Strategizing for COVID and Beyond: Virtual Conversations, Ecological Restoration, and Community Empowerment

Planting a tree seedling on Jemez Tribal lands (August 2020)

By Julie Liebenguth, National Program Intern

At TWP, we are committed to supporting tribal communities through the pandemic and are working hard to foster collective engagement across virtual platforms so that knowledge sharing can remain a crucial part of community-led empowerment.

In partnership with the Western Forestry and Conservation Association, Intertribal Nursery Council, and the U.S. Forest Service, TWP hosted a five-part webinar series earlier this fall to engage a range of indigenous voices in conversations about native food systems, ecologies, and cultural practices. In honor of Native American Heritage Month, TWP also co-sponsored a virtual event with the Intertribal Agriculture Council about the role of community-based, regenerative practices in strengthening sustainable foodscapes. You can view all the episodes for free here. 

In the coming months, TWP will continue developing new strategies – both on-the-ground and online – to support ecological restoration and community-based resilience amid shifting local and global contexts.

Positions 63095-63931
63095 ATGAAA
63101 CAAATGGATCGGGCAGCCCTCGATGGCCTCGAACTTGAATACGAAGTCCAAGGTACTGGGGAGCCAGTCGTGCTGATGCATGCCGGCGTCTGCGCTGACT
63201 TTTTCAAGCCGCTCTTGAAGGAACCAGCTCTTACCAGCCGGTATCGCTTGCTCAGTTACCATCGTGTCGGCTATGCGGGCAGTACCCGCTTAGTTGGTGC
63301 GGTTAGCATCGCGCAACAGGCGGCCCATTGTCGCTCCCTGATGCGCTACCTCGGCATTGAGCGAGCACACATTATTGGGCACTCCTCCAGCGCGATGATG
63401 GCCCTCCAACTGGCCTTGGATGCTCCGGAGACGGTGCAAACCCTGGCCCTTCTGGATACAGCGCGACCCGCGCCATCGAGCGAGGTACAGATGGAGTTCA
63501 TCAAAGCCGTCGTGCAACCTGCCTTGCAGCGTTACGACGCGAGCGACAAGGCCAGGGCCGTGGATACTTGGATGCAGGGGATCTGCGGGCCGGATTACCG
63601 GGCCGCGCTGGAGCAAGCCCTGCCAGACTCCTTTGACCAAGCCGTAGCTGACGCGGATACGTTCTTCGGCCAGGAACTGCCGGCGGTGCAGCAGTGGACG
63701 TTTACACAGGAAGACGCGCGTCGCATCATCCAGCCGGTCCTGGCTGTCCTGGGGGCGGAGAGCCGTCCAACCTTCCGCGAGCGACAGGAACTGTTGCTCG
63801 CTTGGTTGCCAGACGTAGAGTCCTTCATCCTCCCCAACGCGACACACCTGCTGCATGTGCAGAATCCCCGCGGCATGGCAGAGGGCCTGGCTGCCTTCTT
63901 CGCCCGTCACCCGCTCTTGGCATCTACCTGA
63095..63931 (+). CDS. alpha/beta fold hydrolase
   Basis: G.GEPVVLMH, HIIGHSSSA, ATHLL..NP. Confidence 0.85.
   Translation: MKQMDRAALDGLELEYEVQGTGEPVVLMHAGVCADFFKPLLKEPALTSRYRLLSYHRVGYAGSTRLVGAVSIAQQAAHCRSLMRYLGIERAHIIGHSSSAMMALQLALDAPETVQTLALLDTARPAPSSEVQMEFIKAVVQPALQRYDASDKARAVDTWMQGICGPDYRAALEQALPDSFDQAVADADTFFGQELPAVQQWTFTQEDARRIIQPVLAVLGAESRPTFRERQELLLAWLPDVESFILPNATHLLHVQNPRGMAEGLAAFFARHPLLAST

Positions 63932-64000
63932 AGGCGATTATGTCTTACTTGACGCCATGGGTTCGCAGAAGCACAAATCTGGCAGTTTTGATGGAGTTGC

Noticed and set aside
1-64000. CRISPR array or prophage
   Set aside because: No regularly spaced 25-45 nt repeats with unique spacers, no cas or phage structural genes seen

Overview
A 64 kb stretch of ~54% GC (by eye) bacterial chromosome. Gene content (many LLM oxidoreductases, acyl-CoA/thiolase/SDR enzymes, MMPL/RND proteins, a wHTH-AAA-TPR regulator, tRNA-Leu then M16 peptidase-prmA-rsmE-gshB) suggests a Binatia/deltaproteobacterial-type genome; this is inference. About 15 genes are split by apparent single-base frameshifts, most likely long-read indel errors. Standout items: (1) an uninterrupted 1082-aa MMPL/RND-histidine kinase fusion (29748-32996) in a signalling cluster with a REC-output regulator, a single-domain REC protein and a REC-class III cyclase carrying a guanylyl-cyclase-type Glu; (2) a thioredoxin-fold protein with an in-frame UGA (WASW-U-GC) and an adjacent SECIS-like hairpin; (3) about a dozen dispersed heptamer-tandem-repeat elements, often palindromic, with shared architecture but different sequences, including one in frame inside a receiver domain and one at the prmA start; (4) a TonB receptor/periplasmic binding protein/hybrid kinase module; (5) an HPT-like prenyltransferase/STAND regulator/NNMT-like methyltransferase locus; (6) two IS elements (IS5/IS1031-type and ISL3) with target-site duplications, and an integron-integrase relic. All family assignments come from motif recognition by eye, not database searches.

Cultivating Engagement through Virtual Platforms 

Tribal partners in South Dakota delivering emergency food/water supplies to families in Pine Ridge struggling from shortages due to COVID-19 (April, 2020)

In the time of COVID, food sovereignty has become a key focal point for tribal communities. Through our five-part webinar series, experts in indigenous food systems shared their knowledge and skills with participants tuning in from various locations across the country. The virtual content was particularly designed to support indigenous communities to combat food insecurity by building or strengthening access to traditionally harvested foods, medicines, and plants.